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In Florida, Democrats This Year Are Defined by Their Mood Swings

U.S.In Florida, Democrats This Year Are Defined by Their Mood Swings

Donald J. Trump and Ron DeSantis remade Florida into the red-hot center of the Republican universe, transforming the state into a bastion of power for their party.

But now, recent surveys showing a tightening presidential race in Florida have given some Democrats glimmers of hope that they could begin to claw their way back into contention in what was once the most contested of all the battleground states.

That movement in public opinion, along with the announcement that Robert F. Kennedy Jr. will appear on the ballot in Florida this fall, has injected a fresh sense of unpredictability into the wild world of the state’s politics. And yet some Democrats are engaging in a kind of political magical thinking, flirting with the notion that small signs of improvements mean the state could turn toward their party once again. The reality is much more sobering: Wresting Florida from Republicans’ grip in key races will be difficult.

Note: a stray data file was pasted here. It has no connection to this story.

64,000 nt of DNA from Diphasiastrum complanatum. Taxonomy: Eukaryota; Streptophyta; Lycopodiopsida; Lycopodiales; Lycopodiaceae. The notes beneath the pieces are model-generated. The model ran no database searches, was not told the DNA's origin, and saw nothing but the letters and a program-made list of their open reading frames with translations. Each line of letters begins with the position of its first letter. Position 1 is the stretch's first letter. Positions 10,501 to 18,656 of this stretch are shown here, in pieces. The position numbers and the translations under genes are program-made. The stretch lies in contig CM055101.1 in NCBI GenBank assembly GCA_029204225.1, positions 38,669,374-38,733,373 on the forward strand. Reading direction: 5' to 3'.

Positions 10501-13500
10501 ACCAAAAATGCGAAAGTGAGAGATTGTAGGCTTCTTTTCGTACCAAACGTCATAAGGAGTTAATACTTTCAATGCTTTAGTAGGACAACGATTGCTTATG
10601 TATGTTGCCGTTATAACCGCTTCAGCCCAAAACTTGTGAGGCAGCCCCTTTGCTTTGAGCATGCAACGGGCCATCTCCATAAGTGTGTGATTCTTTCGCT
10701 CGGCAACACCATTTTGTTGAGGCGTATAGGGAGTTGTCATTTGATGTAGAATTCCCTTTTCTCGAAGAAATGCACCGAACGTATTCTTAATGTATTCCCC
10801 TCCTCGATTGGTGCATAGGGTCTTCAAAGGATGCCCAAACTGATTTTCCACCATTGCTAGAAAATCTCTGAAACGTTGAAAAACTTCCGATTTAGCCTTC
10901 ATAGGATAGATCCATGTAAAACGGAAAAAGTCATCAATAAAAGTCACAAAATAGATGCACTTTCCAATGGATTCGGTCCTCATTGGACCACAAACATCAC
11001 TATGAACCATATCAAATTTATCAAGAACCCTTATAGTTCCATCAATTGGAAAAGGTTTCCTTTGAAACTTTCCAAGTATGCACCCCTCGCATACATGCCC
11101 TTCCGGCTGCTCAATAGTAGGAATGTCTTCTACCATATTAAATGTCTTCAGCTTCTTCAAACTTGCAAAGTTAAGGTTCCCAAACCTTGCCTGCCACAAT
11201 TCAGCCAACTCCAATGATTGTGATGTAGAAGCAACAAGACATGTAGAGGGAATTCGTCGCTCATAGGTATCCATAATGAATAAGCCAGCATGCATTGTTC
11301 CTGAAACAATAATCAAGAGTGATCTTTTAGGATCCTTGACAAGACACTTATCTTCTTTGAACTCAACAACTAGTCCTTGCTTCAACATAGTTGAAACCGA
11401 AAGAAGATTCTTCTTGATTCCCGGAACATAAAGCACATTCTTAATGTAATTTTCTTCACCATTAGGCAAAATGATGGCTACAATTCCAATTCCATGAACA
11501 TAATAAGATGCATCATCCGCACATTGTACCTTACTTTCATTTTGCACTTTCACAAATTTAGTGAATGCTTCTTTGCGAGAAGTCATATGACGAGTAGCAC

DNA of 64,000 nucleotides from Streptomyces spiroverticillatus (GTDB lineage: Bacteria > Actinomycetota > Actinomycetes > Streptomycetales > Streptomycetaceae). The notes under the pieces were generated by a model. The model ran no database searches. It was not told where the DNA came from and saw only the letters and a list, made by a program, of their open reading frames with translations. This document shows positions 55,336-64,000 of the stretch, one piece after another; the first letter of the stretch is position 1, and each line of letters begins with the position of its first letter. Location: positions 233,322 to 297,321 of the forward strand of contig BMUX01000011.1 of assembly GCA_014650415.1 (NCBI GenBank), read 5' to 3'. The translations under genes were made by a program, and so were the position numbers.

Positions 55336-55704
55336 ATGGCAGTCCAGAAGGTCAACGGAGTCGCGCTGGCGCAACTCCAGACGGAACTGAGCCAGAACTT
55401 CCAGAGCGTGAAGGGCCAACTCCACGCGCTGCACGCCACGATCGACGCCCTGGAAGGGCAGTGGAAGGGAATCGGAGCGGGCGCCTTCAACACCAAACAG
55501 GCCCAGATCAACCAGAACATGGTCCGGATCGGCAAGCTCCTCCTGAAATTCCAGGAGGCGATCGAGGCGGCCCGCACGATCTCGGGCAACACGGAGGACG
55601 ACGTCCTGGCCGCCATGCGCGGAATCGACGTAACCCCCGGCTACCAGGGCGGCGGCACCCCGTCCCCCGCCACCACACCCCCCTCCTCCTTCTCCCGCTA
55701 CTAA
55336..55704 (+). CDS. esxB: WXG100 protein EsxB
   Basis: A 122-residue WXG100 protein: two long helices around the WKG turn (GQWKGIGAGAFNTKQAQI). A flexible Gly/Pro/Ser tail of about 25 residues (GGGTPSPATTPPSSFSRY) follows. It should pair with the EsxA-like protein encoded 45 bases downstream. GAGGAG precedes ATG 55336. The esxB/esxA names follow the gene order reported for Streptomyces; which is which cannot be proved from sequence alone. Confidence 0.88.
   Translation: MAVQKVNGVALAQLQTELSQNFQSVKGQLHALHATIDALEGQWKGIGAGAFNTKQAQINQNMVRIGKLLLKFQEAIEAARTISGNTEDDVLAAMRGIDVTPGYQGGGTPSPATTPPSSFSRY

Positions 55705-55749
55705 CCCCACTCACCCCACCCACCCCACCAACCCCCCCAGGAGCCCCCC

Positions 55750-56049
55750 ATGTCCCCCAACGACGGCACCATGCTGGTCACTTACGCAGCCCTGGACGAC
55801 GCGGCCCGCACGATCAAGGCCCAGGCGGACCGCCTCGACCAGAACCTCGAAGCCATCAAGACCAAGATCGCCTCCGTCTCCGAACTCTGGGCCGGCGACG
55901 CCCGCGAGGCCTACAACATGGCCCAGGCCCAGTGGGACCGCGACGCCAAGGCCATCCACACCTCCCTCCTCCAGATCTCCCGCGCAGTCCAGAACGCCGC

Some Democrats see opportunity in state ballot measures that would enshrine abortion rights and legalize marijuana for recreational use, and believe that both issues could lift liberal turnout in November. Others point to President Biden’s growing advantage with seniors, a key demographic group in the state, and to polling that shows Senator Rick Scott, a Republican, facing an increasingly competitive re-election contest.

“Florida is a very tough state for Democrats to win,” said Dan Kanninen, the Biden campaign’s battleground states director. “We know that with eyes wide open, but there are some particular factors this time around that make Florida much more interesting.”

Politically interesting is far from politically competitive. Even with Mr. Kennedy on the ballot, Republicans and Democrats say that his presence is unlikely to be decisive.


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